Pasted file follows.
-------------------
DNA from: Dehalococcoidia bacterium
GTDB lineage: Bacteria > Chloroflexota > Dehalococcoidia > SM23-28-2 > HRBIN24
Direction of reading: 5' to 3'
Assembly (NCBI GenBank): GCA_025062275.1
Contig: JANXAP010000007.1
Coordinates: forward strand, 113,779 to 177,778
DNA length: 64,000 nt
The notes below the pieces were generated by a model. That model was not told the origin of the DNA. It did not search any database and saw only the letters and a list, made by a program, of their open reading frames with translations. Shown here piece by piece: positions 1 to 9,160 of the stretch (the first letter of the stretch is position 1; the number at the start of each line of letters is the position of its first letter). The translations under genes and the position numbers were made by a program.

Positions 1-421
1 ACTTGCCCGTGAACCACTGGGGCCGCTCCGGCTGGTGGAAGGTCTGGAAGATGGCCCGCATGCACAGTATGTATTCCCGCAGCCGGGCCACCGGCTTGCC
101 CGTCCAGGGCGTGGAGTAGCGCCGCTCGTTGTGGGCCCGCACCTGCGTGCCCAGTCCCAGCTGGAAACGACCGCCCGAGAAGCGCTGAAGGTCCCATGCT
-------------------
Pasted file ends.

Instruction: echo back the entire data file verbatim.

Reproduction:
DNA from: Dehalococcoidia bacterium
GTDB lineage: Bacteria > Chloroflexota > Dehalococcoidia > SM23-28-2 > HRBIN24
Direction of reading: 5' to 3'
Assembly (NCBI GenBank): GCA_025062275.1
Contig: JANXAP010000007.1
Coordinates: forward strand, 113,779 to 177,778
DNA length: 64,000 nt
The notes below the pieces were generated by a model. That model was not told the origin of the DNA. It did not search any database and saw only the letters and a list, made by a program, of their open reading frames with translations. Shown here piece by piece: positions 1 to 9,160 of the stretch (the first letter of the stretch is position 1; the number at the start of each line of letters is the position of its first letter). The translations under genes and the position numbers were made by a program.

Positions 1-421
1 ACTTGCCCGTGAACCACTGGGGCCGCTCCGGCTGGTGGAAGGTCTGGAAGATGGCCCGCATGCACAGTATGTATTCCCGCAGCCGGGCCACCGGCTTGCC
101 CGTCCAGGGCGTGGAGTAGCGCCGCTCGTTGTGGGCCCGCACCTGCGTGCCCAGTCCCAGCTGGAAACGACCGCCCGAGAAGCGCTGAAGGTCCCATGCT